‘My real name is Dante Qiu. I live in Beijing, China. I was born on Oct. 30, 1988, and I am 28 years old. My mother is originally from China’s central Shandong province. My father is originally from the southern Guangxi region. I also have four older brothers and two sisters.”
It is this very testimony—the personal account that details what the Chinese government expects from a journalist—that has helped me figure out how freedom in China works.
‘You can say whatever you want. But you can’t stand up and speak up,’ says Dante
But on my first trip to the United States, I really had no idea what to expect.
In college, I had a great professor. One of my projects was about how Western ideals—fighting for liberty and freedom—belong in China too. I wrote about why western countries should fight for liberty in China. I knew it was a controversial position. There were points where I would catch flak for it and that my students had their viewpoints. When I heard a little bit of yelling from the back, my professor had warned me.
But my parents were worried. They reminded me: Only kill those you love.
I want to tell you about my first day in a U.S. Supreme Court courtroom. An American friend called and introduced me. I don’t remember who introduced me or why, only that I know the moment hit me like a brick.
I was raised in Beijing. I moved to the United States in 2008. When I came back to China last year, I was not sure how my skills would be welcomed here. China is a highly controlled society, and I was worried about how I would fit in.
“I didn’t grow up with freedom at home” – Dante Qiu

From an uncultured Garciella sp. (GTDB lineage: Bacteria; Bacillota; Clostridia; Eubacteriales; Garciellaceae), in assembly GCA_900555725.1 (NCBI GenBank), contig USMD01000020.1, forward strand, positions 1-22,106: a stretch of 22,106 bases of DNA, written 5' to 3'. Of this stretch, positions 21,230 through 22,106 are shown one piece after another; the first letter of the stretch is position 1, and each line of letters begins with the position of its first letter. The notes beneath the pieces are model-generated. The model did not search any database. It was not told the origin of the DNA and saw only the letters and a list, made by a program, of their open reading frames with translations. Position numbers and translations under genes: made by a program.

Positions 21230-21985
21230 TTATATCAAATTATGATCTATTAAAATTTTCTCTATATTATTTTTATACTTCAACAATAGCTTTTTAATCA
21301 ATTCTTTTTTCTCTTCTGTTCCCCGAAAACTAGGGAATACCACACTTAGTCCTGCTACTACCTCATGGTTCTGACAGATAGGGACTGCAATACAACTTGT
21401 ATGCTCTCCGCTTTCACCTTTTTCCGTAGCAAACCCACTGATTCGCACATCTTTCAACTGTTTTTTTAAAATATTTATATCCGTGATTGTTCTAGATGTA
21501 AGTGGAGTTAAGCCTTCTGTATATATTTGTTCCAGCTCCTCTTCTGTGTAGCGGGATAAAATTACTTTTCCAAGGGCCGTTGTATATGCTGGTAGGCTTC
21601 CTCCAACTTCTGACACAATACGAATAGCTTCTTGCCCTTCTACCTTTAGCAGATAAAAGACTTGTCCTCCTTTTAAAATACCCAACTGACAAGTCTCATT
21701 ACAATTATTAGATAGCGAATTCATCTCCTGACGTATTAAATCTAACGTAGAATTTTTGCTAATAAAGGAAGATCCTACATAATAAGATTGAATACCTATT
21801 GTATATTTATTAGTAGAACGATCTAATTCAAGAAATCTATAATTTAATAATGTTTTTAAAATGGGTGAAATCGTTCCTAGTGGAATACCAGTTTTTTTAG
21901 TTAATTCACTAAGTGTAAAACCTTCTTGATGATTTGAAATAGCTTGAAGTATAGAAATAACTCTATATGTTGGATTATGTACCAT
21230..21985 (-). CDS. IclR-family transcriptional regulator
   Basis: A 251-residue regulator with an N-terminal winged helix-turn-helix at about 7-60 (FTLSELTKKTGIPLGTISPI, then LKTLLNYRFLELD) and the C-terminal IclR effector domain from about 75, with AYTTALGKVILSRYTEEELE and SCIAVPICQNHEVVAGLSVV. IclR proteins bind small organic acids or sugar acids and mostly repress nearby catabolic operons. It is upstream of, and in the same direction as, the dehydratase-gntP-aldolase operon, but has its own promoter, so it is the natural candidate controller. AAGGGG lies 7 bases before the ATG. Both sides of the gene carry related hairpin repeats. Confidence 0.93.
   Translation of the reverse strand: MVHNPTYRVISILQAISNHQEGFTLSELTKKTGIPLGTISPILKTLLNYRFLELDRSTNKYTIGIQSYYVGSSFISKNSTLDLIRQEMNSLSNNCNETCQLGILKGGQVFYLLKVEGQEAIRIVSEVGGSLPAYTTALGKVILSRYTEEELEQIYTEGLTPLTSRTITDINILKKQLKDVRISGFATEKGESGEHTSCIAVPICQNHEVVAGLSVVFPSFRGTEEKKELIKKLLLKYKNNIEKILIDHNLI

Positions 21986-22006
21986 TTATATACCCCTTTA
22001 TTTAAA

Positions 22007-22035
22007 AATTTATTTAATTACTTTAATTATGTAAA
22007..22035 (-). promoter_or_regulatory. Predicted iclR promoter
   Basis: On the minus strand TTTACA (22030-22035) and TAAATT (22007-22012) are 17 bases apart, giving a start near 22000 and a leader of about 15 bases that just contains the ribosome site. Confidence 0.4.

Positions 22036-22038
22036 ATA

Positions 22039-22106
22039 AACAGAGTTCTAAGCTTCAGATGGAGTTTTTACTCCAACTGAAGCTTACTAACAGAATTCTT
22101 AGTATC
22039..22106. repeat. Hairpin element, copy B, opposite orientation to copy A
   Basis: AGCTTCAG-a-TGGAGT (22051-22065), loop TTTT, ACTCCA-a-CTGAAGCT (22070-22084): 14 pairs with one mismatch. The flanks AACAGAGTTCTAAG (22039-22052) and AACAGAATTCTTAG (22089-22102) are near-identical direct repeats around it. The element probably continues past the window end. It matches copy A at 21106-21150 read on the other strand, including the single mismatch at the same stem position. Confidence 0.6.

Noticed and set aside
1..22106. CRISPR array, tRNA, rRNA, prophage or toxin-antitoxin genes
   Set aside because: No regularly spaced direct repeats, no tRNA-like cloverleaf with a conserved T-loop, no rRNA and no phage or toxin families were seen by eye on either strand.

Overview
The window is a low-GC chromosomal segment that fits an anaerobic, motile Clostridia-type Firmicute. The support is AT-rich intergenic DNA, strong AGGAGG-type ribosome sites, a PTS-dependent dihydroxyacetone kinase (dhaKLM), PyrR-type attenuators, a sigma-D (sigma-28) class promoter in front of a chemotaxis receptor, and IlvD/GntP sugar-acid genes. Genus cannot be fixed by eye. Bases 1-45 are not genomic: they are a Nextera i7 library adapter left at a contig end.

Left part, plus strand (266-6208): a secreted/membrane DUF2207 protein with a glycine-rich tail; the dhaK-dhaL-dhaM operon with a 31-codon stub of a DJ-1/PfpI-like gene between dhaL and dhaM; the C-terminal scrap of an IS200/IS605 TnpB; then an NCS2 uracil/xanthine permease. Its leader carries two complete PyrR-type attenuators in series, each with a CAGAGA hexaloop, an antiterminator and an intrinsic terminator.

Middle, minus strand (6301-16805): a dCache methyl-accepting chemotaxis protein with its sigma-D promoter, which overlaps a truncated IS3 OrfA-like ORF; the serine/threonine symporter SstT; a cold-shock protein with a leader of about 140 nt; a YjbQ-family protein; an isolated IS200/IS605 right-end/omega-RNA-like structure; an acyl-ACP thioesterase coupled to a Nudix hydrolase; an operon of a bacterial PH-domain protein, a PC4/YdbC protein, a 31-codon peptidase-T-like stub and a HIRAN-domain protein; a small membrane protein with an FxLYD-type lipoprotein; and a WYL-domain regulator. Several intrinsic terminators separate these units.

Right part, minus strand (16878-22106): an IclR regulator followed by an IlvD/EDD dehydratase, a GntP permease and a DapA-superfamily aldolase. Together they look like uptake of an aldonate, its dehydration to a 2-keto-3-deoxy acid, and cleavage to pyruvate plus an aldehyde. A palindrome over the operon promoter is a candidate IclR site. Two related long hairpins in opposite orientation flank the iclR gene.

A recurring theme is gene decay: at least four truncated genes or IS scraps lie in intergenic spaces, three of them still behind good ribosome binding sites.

But it seemed like I was a perfect fit. People have no idea why I created the first game in the world with full gun functionality, whether this game represented me or my experiences as a Chinese migrant.
But it is this very testimony—the personal account that details what the Chinese government expects from a journalist—that has helped me figure out how freedom in China works.
They expect that to become a powerful tool for people in China, a game like “Modern Warfare” in multiplayer mode must have gun control. If the game lets you move a gun across the screen and aim your fire away from your friend, you’ll be arrested.
This is how China’s government can control every aspect of your life. This is what China can be controlled—encouraging people to kill each other. Because when people start killing each other, it’s okay. I got permission to do it.
Freedom? What is that? What I think China’s and America’s freedom looks like? What can I get away with? That is the story I’ve told—of a country that makes your choices when it does and ends up trampling on those choices.